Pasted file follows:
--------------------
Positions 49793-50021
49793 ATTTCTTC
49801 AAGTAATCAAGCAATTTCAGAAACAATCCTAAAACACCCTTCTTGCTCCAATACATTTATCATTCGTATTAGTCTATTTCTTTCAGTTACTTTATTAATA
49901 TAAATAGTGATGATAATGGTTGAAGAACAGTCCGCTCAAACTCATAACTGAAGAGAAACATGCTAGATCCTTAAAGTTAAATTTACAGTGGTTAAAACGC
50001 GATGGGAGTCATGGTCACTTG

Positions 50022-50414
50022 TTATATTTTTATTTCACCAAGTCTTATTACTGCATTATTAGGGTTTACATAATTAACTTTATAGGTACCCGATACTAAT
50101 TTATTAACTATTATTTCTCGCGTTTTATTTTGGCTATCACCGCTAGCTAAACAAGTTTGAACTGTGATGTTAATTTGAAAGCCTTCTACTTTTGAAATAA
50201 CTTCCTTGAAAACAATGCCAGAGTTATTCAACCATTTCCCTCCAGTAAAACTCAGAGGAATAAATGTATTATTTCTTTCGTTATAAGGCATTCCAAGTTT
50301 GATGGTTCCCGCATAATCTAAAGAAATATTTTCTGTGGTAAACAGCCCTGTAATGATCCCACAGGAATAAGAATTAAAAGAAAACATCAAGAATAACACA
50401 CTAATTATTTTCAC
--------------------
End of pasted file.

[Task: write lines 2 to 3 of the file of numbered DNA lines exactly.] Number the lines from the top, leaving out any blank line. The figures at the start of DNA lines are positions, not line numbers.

49793 ATTTCTTC
49801 AAGTAATCAAGCAATTTCAGAAACAATCCTAAAACACCCTTCTTGCTCCAATACATTTATCATTCGTATTAGTCTATTTCTTTCAGTTACTTTATTAATA